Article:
Download presentation

Presentation is loading. Please wait.

Published byRodrigo Fears Modified about 1 year ago

1
Prof. David R. Jackson ECE Dept. Spring 2014 Notes 36 ECE

2
Radiation Physics in Layered Media Note: TM z and also TE y (since ) For y > 0 : 2 Line source on grounded substrate

3
Reflection Coefficient where 3 + -

4
Poles Poles: This is the same equation as the TRE for finding the wavenumber of a surface wave: k xp = roots of TRE = k x SW 4 + -

5
If a slight loss is added, the SW poles are shifted off the real axis as shown. Poles (cont.) Complex k x plane 5

6
Poles (cont.) 6 For the lossless case, two possible paths are shown here.

7
Review of Branch Cuts and Branch Points In the next few slides we review the basic concepts of branch points and branch cuts. 7

8
Consider There are two possible values. Choose Branch Cuts and Points (cont.) 8

9
The concept is illustrated for r = 1 Consider what happens if we encircle the origin: Branch Cuts and Points (cont.) 9

10
We don’t get back the same result! 10 r = 1

11
Now consider encircling the origin twice: We now get back the same result! Hence the square-root function is a double-valued function. Branch Cuts and Points (cont.) r = 1 r 11

12
In order to make the square-root function single-valued, we must put a “barrier” or “branch cut”. The origin is called a branch point: we are not allowed to encircle it if we wish to make the square-root function single-valued. Branch cut Here the branch cut was chosen to lie on the negative real axis (an arbitrary choice) Branch Cuts and Points (cont.) 12

13
We must now choose what “branch” of the function we want. Branch cut Branch Cuts and Points (cont.) This is the "principle" branch, denoted by 13

14
Here is the other choice of branch. Branch cut Branch Cuts and Points (cont.) 14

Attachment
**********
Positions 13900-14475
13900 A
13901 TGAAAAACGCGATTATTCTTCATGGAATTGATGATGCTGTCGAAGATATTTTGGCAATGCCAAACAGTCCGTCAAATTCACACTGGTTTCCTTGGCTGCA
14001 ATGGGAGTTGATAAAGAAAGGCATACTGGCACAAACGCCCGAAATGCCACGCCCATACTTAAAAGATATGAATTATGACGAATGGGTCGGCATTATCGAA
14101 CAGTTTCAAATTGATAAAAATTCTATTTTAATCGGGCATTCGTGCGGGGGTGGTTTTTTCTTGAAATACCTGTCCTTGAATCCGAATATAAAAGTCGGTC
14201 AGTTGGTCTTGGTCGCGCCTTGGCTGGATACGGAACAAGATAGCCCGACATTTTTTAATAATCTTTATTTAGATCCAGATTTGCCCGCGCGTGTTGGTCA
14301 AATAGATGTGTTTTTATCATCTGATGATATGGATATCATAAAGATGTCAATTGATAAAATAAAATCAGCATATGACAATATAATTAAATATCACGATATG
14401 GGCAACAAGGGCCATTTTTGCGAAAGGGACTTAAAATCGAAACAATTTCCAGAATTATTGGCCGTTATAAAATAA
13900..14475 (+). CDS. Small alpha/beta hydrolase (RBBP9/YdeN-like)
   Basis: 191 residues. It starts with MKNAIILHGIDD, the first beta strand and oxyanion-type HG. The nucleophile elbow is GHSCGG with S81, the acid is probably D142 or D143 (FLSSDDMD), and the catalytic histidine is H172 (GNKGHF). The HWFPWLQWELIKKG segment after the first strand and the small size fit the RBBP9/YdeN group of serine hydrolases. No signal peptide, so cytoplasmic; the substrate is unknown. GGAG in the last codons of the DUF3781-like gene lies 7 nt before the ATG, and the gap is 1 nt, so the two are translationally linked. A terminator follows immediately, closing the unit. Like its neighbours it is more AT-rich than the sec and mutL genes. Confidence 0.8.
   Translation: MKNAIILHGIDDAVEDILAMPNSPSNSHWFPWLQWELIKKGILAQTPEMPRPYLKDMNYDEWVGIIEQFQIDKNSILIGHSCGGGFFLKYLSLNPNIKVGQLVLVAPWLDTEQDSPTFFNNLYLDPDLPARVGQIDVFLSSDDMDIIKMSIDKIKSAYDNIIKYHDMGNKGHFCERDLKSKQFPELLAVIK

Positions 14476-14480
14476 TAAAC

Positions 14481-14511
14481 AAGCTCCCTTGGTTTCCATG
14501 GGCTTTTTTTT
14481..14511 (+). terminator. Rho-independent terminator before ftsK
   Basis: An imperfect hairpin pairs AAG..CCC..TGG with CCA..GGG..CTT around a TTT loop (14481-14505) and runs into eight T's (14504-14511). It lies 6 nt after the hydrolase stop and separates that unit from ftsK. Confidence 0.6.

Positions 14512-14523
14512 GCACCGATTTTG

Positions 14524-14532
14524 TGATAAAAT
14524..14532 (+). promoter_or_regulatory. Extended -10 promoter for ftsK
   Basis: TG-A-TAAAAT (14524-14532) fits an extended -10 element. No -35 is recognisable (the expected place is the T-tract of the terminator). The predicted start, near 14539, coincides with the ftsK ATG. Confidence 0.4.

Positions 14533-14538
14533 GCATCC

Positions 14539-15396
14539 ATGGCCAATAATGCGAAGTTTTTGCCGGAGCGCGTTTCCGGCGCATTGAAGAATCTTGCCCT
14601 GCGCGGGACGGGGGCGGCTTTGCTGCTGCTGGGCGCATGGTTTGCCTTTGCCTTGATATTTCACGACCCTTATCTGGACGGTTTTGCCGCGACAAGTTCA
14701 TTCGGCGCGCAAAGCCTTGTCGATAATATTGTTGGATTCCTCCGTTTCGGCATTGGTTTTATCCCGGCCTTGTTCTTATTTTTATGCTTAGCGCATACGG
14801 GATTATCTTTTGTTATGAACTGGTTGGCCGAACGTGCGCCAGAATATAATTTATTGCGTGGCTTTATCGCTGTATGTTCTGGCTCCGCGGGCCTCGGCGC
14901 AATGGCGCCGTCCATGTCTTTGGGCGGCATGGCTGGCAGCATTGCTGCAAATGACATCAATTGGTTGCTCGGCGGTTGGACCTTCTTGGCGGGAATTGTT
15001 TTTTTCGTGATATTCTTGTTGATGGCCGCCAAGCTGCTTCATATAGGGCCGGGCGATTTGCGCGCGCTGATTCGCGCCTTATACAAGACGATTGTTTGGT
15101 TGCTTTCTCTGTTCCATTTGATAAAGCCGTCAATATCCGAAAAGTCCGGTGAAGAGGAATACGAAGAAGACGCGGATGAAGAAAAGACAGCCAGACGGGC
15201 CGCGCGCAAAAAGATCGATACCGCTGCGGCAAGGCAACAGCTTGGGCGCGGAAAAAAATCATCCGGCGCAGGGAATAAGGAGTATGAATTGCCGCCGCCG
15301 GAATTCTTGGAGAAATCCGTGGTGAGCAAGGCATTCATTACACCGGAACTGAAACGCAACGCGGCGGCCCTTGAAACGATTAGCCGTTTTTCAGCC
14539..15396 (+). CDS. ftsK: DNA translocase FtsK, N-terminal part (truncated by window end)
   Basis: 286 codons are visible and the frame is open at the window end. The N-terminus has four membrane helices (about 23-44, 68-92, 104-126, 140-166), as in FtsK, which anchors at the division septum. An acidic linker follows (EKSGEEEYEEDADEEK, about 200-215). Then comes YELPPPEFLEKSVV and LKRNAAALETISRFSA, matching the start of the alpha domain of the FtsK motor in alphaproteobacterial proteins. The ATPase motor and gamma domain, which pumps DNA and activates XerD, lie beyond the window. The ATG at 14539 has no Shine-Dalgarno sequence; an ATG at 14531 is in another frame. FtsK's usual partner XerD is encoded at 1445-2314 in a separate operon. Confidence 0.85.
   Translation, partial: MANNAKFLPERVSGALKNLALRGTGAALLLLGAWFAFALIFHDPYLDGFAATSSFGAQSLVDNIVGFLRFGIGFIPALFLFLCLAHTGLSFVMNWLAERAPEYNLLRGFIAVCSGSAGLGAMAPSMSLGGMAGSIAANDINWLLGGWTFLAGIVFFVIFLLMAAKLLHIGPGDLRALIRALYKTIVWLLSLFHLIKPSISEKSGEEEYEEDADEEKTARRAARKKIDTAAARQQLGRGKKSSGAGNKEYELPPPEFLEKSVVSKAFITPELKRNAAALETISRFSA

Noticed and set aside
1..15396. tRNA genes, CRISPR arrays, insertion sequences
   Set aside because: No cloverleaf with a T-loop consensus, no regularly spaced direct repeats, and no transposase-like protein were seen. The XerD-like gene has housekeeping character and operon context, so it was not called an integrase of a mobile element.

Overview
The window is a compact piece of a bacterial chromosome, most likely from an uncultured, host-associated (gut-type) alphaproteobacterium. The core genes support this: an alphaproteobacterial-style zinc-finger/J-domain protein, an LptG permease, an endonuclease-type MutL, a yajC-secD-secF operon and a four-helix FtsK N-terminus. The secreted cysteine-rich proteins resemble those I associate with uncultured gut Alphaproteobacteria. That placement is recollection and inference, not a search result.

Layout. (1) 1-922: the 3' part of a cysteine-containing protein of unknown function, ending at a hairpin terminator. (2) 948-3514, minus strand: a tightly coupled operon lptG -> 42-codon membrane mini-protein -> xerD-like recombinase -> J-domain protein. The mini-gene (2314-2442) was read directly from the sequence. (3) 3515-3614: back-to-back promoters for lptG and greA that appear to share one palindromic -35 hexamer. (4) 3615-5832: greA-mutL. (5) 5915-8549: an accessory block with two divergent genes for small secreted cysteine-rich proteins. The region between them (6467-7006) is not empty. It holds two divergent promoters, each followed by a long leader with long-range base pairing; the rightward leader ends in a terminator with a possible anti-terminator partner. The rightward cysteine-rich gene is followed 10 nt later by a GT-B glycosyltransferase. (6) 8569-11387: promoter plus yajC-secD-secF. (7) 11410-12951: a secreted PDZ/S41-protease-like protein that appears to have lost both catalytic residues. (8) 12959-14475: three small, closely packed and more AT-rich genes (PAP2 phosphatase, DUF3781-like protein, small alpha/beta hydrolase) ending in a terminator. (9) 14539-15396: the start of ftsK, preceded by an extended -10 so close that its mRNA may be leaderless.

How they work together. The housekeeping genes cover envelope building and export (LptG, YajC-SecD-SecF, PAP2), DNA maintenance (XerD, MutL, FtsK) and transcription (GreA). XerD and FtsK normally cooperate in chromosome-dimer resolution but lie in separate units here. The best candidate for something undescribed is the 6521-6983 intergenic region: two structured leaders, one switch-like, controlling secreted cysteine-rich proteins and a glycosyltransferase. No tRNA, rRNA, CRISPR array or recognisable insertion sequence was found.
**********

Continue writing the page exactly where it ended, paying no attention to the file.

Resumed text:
15
Note that the function is discontinuous across the branch cut. Branch cut Branch Cuts and Points (cont.) 15

16
The shape of the branch cut is arbitrary. Branch cut Branch Cuts and Points (cont.) 16

17
The branch cut does not even have to be a straight line In this case the branch is determined by requiring that the square-root function (and hence the angle ) change continuously as we start from a specified value (e.g., z = 1 ). Branch cut Branch Cuts and Points (cont.) 17

18
Consider this function: Branch Cuts and Points (cont.) What do the branch points and branch cuts look like for this function? (similar to our wavenumber function) 18

19
Branch Cuts and Points (cont.) There are two branch cuts: we are not allowed to encircle either branch point. 19

20
Branch Cuts and Points (cont.) Geometric interpretation The function f ( z ) is unique once we specify its value at any point. (The function must change continuously away from this point.) 20

21
Riemann Surface 21 Georg Friedrich Bernhard Riemann (September 17, 1826 – July 20, 1866) was an influential German mathematician who made lasting contributions to analysis and differential geometry, some of them enabling the later development of general relativity. The function z 1/2 is continuous everywhere on this surface (there are no branch cuts). It also assumes all possible values on the surface. The Riemann surface is really multiple complex planes connected together. The function z 1/2 has a surface with two sheets.

22